I drove to Sunset Beach, where I fought mightily with the wind to open my car door. The S.S. Atlantus stuck up all askew out of the ocean, all that remains of an experimental concrete ship, one of twelve built during WWII.
Later, after turning over my car to the valet, I walked well over a mile to the “Stick Style” Emlen Physick Mansion, where a rude woman told me I was misinformed that tours were offered until 3:00. “Our last tour was at 1:00,” she stated gruffly, no apologies offered. I trudged all the way back to town and stopped at Red Oak Trading, where I bought two scarves. At Bath Time, I rubbed grapefruit and bergamot hand lotion over my chapped hands, inhaling the fragrance, and bought “Beer Soap” from the Cape May Soap Co. for the boys. At dinner, I was foolhardy enough to try crab cakes again, this time at The Mad Batter, “where the locals go,” sitting under more paper cutout snowflakes amidst chatter and laughter.
My last morning, after another squalling night, a young lady brought breakfast to my room: a cheddar biscuit, whipped honey butter, a boiled egg, and hot coffee. I discovered more Victorian homes and a Memorial to Fishermen Lost at Sea on my way out of town.
Stone Harbor’s delightful, but utterly desolate, undulating dunes swayed under shivering beach grasses. Birds hollered wholp! wholp! dweep! dweep! Later, I walked over a boardwalk and dirt path at the Wetlands Institute, discovering rusty crab traps and bluish red cedar berries.
At Wildwood, vintage signs on hotels and restaurants looked dispirited and neglected. Maui’s Dog House was closed for the season. A deserted air lingered over the whole place, even under impossibly blue skies. At the Star Diner, I savored a Jersey hot dog with chili and cheese fries and chatted with the waitress about her yearly drive to Florida for the winter. Her sister will accompany her on the drive, but then she wants to get rid of her as soon as possible. “I like my time alone,” she told me.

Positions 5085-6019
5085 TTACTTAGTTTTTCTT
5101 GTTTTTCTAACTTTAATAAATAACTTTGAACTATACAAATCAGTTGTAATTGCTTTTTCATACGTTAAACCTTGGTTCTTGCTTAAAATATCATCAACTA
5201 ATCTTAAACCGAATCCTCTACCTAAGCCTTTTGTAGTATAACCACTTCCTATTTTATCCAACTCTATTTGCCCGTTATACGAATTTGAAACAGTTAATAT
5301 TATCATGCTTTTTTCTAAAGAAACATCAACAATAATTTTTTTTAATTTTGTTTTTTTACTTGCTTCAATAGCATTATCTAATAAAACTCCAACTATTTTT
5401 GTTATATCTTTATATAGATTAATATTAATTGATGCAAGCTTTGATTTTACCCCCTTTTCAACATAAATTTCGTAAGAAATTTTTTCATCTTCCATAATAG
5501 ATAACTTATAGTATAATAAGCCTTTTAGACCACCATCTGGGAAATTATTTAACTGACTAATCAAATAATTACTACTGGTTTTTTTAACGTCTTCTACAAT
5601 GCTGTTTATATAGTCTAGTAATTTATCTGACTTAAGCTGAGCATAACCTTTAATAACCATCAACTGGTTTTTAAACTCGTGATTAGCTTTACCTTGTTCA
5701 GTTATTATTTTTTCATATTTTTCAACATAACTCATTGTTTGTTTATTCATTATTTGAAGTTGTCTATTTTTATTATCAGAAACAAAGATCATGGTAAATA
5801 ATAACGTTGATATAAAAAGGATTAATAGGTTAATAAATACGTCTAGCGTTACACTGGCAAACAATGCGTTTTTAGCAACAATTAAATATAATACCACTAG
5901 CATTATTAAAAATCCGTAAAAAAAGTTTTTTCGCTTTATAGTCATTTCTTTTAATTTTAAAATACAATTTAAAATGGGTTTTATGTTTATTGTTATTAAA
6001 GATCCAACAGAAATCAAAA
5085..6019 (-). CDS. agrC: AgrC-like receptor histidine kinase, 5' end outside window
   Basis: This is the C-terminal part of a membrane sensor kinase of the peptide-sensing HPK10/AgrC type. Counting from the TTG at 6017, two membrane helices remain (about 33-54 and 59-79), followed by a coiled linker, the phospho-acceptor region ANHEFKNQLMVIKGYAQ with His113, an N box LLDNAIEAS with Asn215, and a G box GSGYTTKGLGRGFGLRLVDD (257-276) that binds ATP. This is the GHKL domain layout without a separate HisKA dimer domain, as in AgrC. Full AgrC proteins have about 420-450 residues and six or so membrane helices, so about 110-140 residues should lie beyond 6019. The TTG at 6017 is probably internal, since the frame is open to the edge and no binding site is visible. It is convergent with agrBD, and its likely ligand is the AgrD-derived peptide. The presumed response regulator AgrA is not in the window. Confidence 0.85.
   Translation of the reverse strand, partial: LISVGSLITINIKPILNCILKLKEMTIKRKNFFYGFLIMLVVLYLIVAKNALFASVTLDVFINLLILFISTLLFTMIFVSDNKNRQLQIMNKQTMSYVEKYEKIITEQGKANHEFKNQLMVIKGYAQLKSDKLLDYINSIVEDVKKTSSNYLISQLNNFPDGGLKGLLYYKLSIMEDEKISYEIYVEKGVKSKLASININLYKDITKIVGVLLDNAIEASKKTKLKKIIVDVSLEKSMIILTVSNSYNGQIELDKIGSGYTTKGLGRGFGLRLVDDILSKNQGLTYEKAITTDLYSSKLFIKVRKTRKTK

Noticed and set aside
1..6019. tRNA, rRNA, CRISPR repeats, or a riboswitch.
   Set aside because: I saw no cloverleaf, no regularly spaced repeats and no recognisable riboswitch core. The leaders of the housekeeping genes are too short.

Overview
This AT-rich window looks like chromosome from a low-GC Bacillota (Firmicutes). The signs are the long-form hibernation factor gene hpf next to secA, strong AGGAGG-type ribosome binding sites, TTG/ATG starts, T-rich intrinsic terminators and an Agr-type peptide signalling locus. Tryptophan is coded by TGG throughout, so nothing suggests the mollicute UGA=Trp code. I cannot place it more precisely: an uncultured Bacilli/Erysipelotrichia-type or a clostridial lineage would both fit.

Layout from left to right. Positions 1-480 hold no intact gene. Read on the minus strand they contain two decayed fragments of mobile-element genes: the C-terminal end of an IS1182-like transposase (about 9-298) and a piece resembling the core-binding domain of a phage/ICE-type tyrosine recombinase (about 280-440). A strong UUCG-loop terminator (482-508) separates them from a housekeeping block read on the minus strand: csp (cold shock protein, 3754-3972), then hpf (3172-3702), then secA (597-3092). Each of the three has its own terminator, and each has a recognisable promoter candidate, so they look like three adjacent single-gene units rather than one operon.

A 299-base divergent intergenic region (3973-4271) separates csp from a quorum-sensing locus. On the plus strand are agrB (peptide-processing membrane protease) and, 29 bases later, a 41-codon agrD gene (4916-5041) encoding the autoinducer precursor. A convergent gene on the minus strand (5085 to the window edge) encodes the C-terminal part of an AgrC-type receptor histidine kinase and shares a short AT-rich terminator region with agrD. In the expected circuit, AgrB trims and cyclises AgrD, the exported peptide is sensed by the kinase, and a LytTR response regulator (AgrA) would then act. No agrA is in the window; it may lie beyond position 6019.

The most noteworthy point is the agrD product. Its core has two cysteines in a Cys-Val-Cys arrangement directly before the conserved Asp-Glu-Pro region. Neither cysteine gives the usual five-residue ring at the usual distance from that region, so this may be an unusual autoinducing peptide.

On my drive home, north of Baltimore, an amazing sky unfolded, periwinkle and coral with jet entrails like fuzzy confetti. Black spindly trees stood silhouetted against a dappled sky, while a huge flock of birds gracefully swooped overhead.
I was barely able to be there at all, my thoughts were on the future so.
On the way out of town:
Stone Harbor & The Wetlands Institute:
“PROSE” INVITATION: I invite you to write a 1,000-word (or less) post on your own blog about a recently visited particular destination (not journeys in general). Concentrate on any intention you set for your prose; in this case I described my experience with close attention to using all five senses.
You can either set your own writing intentions, or use one of the prompts I’ve listed on this page: writing prompts: prose & poetry. This page is a work in process. You can also include photos, of course. I limited mine to 30 (31 really!), but the fewer the better. 🙂
If you don’t have a blog, I invite you to write in the comments.
Include the link in the comments below by Monday, April 16 at 1:00 p.m. EST. When I write my post in response to this challenge on Tuesday, April 17, I’ll include your links in that post. My next post will be about Nashville, Tennessee, and I’ll be using my five senses plus using lines from country music songs and poetry to inform my post. 🙂
This will be an ongoing invitation, once weekly through April, and monthly after that. Feel free to jump in at any time. 🙂
I hope you’ll join in our community. I look forward to reading your posts!